The oil industry pretty much functions as a giant welfare program for Middle Eastern nations. It produces huge amounts of money but, due to its particular nature, it doesn’t actually require the residents to engage in economic activity to any great degree. It is a resource, essentially inalienable, that just sits underground until someone pays the owner of the ground above to let them tap it. No need to produce anything that consumers wish to buy–the product is already there, so these nominal producers don’t have to do anything. The change in social institutions and personal habits that usually accompanies the birth of a commercial society is thus not necessary. It should be no surprise then that the political liberalization that usually ensues from this development has not obtained in the Middle East to a degree commensurate with the amount of wealth created. And that money has given greater reach and influence to the non-liberal ideals of these societies even though it has not had the power to liberalize them. But just because the money derived from oil has not brought about sufficiently deep changes in these societies, does not mean that subtracting that money will be any kind of solution to the basic problems. How much oil is there in Pakistan? Afghanistan? Somalia? Chechnya? Morocco? Are these states any less problematic to their own citizens or Westerners? In short, while I definitely concur that it is highly desirable that the nature of trade with the Middle East change, it seems to me that the only true solution to the problems in our relationship to the Middle East is a broader economic investment in those states, not a lesser one.


I was thinking recently about getting Freakonomics, the super popular book by the economist Steven D. Levitt and Stephen J. Dubner, despite annoyance at the “rogue economist” pose adopted by a totally institutional figure (he teaches economics at U. Chicago, for God’s sake!) applying archiorthodoxe economic analytical premises and methodology to standard market questions. But I come to find out soon after that the most important contention in the book, that the legalization of abortion has caused crime to decrease, had already erupted in factual despute a full six years ago. Here is a debate between Levitt and his primary critic on this issue, Steve Sailer (you have to click on the different days to read all the responses and counter-responses). It’s a good example of how two presumably intelligent people with two different sets of statistics can talk entirely at cross-purposes.

Levitt shows a pretty strong correlation between falling crime and the advent of legalized abortion, being that crime rates began to fall 18 years after Roe v. Wade, that crime rates in the four states that legalized abortion three years earlier began to fall three years earlier as well, that states with higher abortion rates experienced a greater fall in the crime rate in the ’90’s than states with low abortion rates, and that the fall in crime for those years is restricted to the under-25 demographic. Quite suggestive, though hardly conclusive.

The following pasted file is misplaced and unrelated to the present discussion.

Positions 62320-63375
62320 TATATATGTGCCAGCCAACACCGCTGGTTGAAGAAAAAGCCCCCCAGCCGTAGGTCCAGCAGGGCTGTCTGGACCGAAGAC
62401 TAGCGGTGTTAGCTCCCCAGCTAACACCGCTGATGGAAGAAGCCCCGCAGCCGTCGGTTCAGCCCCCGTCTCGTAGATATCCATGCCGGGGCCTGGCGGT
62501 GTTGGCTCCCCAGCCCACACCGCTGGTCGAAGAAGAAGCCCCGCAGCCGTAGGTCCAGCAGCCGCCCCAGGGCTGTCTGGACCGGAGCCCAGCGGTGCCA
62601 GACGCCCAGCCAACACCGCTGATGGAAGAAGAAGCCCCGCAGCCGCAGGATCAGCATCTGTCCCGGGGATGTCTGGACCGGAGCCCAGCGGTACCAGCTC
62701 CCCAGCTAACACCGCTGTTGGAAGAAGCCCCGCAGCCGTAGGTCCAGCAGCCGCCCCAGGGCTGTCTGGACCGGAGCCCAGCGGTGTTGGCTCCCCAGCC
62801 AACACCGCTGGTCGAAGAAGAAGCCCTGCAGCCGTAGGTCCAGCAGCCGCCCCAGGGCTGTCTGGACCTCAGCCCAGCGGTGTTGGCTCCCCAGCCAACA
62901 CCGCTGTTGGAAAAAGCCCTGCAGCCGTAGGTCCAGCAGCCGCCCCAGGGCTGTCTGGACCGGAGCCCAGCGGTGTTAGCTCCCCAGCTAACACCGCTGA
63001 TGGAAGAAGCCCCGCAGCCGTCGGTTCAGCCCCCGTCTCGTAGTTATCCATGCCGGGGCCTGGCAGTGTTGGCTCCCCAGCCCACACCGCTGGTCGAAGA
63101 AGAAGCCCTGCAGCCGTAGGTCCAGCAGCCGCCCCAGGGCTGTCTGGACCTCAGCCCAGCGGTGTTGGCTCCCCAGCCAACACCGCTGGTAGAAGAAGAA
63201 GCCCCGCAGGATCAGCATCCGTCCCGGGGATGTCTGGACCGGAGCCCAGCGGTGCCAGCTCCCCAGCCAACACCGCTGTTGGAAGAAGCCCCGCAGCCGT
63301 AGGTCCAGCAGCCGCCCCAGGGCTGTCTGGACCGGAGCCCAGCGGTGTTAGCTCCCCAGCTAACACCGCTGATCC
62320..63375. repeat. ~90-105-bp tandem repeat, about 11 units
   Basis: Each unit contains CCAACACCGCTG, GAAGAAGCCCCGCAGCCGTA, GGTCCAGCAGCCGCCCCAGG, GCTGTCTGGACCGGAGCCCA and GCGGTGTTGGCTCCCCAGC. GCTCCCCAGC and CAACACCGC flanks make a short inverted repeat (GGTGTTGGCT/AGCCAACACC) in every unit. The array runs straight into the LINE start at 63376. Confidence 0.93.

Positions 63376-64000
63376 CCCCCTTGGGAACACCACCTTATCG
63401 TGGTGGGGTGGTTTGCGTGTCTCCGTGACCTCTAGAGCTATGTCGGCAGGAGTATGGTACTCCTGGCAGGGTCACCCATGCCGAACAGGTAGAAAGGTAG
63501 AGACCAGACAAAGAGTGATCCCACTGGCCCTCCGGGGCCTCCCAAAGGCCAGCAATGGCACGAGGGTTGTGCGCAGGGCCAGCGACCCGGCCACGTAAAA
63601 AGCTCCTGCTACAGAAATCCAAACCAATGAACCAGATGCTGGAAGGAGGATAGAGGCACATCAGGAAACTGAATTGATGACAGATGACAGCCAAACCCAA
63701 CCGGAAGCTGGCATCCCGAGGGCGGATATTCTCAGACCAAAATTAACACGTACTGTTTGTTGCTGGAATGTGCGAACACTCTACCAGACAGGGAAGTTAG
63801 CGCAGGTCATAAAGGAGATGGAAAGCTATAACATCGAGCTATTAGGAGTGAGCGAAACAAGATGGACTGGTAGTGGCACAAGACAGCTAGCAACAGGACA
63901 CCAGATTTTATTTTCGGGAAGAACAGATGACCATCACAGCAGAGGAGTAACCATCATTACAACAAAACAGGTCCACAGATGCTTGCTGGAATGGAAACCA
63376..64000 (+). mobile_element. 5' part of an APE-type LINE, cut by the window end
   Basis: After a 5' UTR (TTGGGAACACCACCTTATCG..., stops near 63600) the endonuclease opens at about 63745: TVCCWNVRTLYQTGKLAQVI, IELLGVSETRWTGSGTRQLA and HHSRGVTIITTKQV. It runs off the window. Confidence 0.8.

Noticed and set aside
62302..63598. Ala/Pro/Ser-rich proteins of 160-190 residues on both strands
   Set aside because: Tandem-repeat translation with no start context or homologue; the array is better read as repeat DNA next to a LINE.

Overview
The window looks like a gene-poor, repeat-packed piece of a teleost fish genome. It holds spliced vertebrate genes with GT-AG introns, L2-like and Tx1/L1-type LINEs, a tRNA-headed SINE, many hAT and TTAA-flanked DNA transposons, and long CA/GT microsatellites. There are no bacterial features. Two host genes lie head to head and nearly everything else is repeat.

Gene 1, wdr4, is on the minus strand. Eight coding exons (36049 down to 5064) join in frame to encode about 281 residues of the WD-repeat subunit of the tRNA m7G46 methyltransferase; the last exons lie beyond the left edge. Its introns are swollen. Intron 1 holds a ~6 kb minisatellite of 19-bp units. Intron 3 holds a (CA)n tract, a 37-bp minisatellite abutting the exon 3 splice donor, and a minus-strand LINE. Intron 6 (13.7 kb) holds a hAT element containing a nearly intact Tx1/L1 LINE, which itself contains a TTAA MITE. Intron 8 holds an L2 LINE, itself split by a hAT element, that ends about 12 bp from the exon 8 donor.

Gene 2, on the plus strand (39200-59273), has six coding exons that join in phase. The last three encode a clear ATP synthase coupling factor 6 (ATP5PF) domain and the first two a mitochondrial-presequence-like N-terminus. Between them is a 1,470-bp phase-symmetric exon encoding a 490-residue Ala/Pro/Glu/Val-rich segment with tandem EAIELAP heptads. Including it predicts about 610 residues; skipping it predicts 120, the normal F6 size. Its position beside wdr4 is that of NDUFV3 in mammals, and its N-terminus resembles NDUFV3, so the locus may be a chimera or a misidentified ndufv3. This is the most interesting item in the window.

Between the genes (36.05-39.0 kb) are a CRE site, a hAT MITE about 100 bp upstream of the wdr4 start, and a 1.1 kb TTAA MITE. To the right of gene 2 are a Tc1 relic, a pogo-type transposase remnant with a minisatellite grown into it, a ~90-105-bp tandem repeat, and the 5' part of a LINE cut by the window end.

Then Sailer introduces a bit of a non sequiter. Rather than offering an alternative explanation for the decrease in rate of crimes as a whole, he chooses to concentrate only on the fluctuations in murder rate. Why, I’m not sure, though I seem to recall him in another article that he wrote claiming that he felt general crime statistics to be unreliable, since murder is virtually the only crime that almost by definition does not suffer much from under- or over-reporting. However, as I have indicated before, statistics can have comparative validity even if their absolute validity is suspect. In other words, a difference in numbers between different locations or groups or a change over time may indicate a definite trend or difference even if the figures themselves are dubious. If the same methodology is applied constantly, then changes or variations are probably caused by something real. The other problem is that focusing only on murder narrows both the number and type of cases, making the data more suspeptible to distortions that do not affect the whole spectrum of crimes. And in fact the principal factor that Sailer identifies, the crack epidemic of the late ’80’s and early ’90’s, is even by he himself acknowledged to be something of an aberration. Despite Levitt’s insinuations, he is not really suggesting that the crack problem had anything to do with abortion, but its statistical effect was probably disproportionately concentrated in a few types of crime: murder, drug trafficking (obviously), and maybe a few incidental categories like burglary and weapons charges. Probably few people, certainly not I nor Levitt, would dispute that Sailer’s analysis of what was happening with the murder rate during these years is probably correct, but it is precisely the factor he identifies as the primary culprit which makes it hard for me to believe that the murder rate is a better indication of the true state of crime during this period than general crime statistics (unless one could argue that the effect of abortion on crime would also be concentrated to the same degree in the same categories as crack, but there is no support offered for that possiblity).